The Cross House
This confused readers. Huh? What?
For, it seemed that most people did not recognize the woman in the image.
And, without context what I wrote would, yes, make no sense. Sorry. Sorry!
I chose this portrait as the central focus of the parlor for several reasons.
When the Cross House was built in 1894 it was inconceivable that a woman could run for President. Indeed, women were not even allowed to vote in 1894.
While my house is historic, I have always wished that it reflect the fact the 123-years have passed since it was built. Things today are not as they were in 1894. And while I very much love owning a historic house I love even more how much better we are as a people today.
And I want the Cross House to reflect this.
It thrills me that the first woman to run for President is represented in my 123-year-old house. This contrasting dynamic — historic vs. modern — excites me, and I have no desire for the Cross House to appear frozen in time; preserved in aspic. Rather, I want the house to seem very much alive, a house which has developed and matured over time. A house which embraces societal change.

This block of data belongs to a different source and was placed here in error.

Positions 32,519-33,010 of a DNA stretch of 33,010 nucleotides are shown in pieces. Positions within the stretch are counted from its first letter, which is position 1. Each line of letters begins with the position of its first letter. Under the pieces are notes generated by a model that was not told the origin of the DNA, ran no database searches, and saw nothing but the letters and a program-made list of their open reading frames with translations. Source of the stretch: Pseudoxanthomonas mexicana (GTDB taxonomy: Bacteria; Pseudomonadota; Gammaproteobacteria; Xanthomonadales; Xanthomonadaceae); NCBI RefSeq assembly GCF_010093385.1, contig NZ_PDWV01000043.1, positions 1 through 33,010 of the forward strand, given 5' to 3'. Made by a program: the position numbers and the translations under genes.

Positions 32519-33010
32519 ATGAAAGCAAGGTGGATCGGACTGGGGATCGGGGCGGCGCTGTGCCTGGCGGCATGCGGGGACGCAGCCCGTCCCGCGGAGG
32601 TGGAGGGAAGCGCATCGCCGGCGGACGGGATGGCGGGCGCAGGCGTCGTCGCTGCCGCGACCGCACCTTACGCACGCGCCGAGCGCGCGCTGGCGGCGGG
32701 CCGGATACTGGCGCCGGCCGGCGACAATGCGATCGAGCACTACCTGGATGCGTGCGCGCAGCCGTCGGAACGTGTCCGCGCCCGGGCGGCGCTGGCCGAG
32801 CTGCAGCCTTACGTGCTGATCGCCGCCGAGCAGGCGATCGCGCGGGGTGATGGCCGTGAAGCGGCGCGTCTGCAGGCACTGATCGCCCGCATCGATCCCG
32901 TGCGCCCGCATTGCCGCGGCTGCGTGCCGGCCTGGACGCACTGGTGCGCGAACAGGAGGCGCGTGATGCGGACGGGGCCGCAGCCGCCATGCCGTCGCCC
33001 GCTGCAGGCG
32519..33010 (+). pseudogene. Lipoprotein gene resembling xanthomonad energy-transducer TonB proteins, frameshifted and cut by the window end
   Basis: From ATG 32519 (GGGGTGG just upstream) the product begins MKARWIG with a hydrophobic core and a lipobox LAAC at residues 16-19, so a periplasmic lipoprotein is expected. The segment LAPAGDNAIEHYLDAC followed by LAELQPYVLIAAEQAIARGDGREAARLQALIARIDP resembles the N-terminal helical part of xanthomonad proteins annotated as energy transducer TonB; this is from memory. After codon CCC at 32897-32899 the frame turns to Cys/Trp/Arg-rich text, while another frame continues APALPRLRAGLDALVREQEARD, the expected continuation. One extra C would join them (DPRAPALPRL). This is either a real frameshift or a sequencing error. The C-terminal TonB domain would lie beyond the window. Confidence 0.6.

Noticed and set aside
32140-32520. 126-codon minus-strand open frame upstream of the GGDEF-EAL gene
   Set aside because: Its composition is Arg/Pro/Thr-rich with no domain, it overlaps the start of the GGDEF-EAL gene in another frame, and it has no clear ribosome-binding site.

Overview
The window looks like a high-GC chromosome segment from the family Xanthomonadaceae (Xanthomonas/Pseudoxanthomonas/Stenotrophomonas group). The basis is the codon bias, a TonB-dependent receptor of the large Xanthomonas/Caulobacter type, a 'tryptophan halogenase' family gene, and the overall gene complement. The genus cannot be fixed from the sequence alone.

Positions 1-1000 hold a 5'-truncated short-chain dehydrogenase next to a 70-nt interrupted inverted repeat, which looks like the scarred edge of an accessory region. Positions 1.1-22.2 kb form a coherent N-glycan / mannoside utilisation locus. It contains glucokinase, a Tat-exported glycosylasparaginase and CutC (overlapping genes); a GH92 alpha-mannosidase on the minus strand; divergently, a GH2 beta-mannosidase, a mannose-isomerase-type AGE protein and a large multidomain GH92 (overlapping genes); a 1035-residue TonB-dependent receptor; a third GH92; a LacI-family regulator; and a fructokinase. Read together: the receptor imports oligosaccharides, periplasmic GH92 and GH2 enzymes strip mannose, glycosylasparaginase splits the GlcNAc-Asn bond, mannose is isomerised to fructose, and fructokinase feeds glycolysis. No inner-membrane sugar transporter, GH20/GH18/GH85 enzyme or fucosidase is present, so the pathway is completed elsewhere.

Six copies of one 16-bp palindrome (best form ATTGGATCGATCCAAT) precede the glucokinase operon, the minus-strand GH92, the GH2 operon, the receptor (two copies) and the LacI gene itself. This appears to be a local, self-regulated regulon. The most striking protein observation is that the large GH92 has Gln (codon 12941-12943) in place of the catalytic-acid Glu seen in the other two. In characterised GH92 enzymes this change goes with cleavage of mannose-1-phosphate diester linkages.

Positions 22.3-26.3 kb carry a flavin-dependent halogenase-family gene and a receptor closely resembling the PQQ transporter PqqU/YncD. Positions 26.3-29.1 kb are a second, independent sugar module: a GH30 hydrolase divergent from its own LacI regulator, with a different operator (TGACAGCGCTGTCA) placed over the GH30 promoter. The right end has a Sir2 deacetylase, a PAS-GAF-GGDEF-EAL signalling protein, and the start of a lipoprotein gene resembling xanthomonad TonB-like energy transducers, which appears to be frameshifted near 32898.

In addition, I just love Hillary, and hugely admire her dedication over many decades to make life better for millions of people. When her titanic effort to create national health care failed in the 1990s she did not retreat to lick her wounds but began a new fight to create national health care for children. This was successful and eight million children benefited from this program. This is but one of hundreds of such examples whereby Hillary was a positive impact upon many millions of people.
So, I was devastated on 11/8/16, and have not recovered yet. I am still grieving. I am still in shock.
To walk into my beautiful parlor, and see this fabulous woman, is a bittersweet encounter. For, while I feel punched in the stomach for what might have been, I am also ecstatic having Hillary grace my 1894 parlor. Luckily, the latter feeling predominates.